Theatrics, the Romantic and the Hideous in the Teaching of the Catechism

The three catechist’s illustrations that follow are not meant to confuse our children. They represent three stages of catechist’s drawings, where each increasingly distort that which grew out of the previous stage. These are but examples of modern twentieth century art and graphically shows what influences art throughout history. The sentimentality of the opera era profoundly and quite drastically marked the first. The forties and fifties and their comic-book style etched their features upon the second. The third graphically portrays the degeneration of art in the last quarter of the century. Interesting as it would be to profoundly describe and analyze the connection between these three distortions, the nature of this column does not permit it. A few remarks will suffice.

Naturally, many good things have been done in the field of catechesis since 1930 when the first illustration was presented. In this article, we would simply like to alert our readers to the deformations that, from an essentially catechical standpoint, are especially dangerous.

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In the first picture, taken from a Sacred History of 1930, Jesus changed water into wine at the wedding feast of Cana. Nothing of the great schools of Christian art is present in this watered down version. Mary Most Holy has just obtained an immense grace, for Jesus anticipated His miracles by performing one at Her request. In this setting, the artist portrayed the Virgin with the cold, indolent expression of a china doll. Our Lord is a languid, dreamy youth receiving the bystanders’ tokens of admiration with indifference. The theatrical emphasis of the Apostles is just as ludicrous. The ambience is impregnated with a heavy sentimentality.

The artist’s intentions may have been good, but inspiration is completely lacking. He desired to represent Our Lord and His Most Holy Mother as modest and kind in spite of the greatness of the triumph, the Apostles as enthusiastically edified, and the wedding feast as crowded and lively. His art, however, came out artificial and lifeless with an aura of romanticism. He did his best to convey a dignified, beautiful, pious idea of the Gospel scene. And, however great his failure may be, it cannot be said that the result is grotesque or caricature-like.

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Next come scenes from a comic strip called “Sacred History” published in 1954. The seriousness and “artistic” (we put the words in quotes because artistry is absent in both cases) talent dropped in every respect, both graphically or psychologically! Here is a romantic cinema idea of the temptation of Our Lord in the desert, or better, a comic book conception – a deplorable byproduct of Hollywood.

The position of the head; the wandering, absentminded gaze impregnated with sentimental melancholy; a romantic type of chiaroscuro; all muster in this figure the traits of a hero from a second-rate movie whose title could well be, “Beau Geste Wanders in the Desert, Longing for his Homeland.”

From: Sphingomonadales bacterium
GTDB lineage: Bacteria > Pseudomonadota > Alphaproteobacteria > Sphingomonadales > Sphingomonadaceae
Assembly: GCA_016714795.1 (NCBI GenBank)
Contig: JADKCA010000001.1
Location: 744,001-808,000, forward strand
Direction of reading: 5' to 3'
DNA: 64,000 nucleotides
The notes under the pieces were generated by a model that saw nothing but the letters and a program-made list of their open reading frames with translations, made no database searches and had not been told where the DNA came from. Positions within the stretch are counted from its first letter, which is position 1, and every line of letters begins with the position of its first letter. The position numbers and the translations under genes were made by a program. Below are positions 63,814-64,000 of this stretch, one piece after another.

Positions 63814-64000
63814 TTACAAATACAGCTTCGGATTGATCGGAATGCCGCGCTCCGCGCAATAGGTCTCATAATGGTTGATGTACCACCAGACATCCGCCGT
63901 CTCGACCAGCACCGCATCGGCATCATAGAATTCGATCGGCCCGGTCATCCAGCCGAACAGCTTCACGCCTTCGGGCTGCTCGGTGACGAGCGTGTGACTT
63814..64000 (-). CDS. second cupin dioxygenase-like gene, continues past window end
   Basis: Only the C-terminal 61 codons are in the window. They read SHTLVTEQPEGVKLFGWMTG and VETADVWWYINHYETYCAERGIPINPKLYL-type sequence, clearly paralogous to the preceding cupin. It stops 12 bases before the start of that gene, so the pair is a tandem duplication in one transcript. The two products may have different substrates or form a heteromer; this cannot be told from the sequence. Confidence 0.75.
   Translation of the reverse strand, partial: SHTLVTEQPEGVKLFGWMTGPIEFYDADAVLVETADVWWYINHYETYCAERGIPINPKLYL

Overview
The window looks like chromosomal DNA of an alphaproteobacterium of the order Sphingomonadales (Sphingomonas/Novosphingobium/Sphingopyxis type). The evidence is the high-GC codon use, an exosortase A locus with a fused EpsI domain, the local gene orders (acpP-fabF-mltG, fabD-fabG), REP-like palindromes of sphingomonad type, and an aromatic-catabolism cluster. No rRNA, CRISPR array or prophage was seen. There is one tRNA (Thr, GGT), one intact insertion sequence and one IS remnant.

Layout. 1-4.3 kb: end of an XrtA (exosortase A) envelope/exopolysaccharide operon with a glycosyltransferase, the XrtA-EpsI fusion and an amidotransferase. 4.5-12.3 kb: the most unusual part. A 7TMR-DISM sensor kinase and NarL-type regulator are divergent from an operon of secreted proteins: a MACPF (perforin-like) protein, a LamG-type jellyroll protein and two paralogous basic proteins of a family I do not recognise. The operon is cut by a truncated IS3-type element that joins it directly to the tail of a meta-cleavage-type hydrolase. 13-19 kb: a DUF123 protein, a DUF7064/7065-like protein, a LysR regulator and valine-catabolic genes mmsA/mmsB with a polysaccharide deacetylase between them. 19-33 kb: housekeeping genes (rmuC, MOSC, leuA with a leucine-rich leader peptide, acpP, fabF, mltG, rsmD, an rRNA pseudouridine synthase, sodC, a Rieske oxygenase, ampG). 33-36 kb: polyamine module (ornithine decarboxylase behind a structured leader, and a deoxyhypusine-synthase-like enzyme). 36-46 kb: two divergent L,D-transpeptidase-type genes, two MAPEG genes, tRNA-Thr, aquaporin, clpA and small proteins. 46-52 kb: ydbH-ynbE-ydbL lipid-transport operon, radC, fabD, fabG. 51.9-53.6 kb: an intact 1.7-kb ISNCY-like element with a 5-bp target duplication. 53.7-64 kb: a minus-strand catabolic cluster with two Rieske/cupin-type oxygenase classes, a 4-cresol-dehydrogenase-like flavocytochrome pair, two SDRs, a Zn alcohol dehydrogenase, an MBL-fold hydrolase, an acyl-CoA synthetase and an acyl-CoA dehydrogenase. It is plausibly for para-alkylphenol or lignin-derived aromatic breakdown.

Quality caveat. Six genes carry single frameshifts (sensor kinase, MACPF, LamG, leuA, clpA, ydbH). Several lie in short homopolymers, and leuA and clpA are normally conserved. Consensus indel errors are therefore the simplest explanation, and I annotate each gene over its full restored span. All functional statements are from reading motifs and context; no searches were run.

After the hero’s affliction comes the happy ending and the girls. Having overcome temptation, Jesus is served by angels. But what angels! Feminine faces and bodies; bare arms; only the wings could be termed “angelic.”

Where these two sad examples came from is not important. What is important is the actions of the Gospel these illustrations intended to instill in children. The scene was probably stylized in comic strips to please them with the result that all that remains of the Gospel is the title. The rest is pure comics.

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This last illustration is the tip of the upside down iceberg. It comes from the Offertory of the Missel de Frère Yves (Missal of Brother Ives’), intended for children from 7 to 12 years old.

The face is astutely asymmetrical. Only the left eye was given an eyebrow; only the left side of the nose has a nostril; the straggly beard grows only on the left side of the face, forming extravagant and ridiculous rings extending up instead of down. The hair, drooping without grace or nobility, looks like strands of wire. The arms could be called cylindrical tubes. The palms of the hands are disproportionate with the long fingers. The shapeless body: the legs of unequal length; in short, everything characterizes a being which is fundamentally ill-formed.

The presence of a method in all that deformity is worthy of note. Essentially, the deformity consists in a kind of organic disease depriving the body of the strength to grow and develop normally. It would be better called the rough sketch badly done, than one well drawn. The insertion of the hand into the arm, the latter into the body, and the lack of elbows and knees, gives the impression of a stiff being of ridiculous movements.

All this is at the service – or disservice – of a wretched mind that stares dementedly (there is no other word for it), at the world with the serenity and unconcern of one who is unable to perceive his own deformity, or the contrast between it and the composure, harmony and dignity of nature and the universe.

Matter. He merely “nailed” one foot while leaving the other dangling lazily. The wound in the side squirts out three streams of blood as from a childish masterpiece.

The artist seems to be as foolish as his drawing. One feels inclined to title the picture, “Self-portrait.” This also would perfectly explain the figure to the side – a feminine version of his personality.

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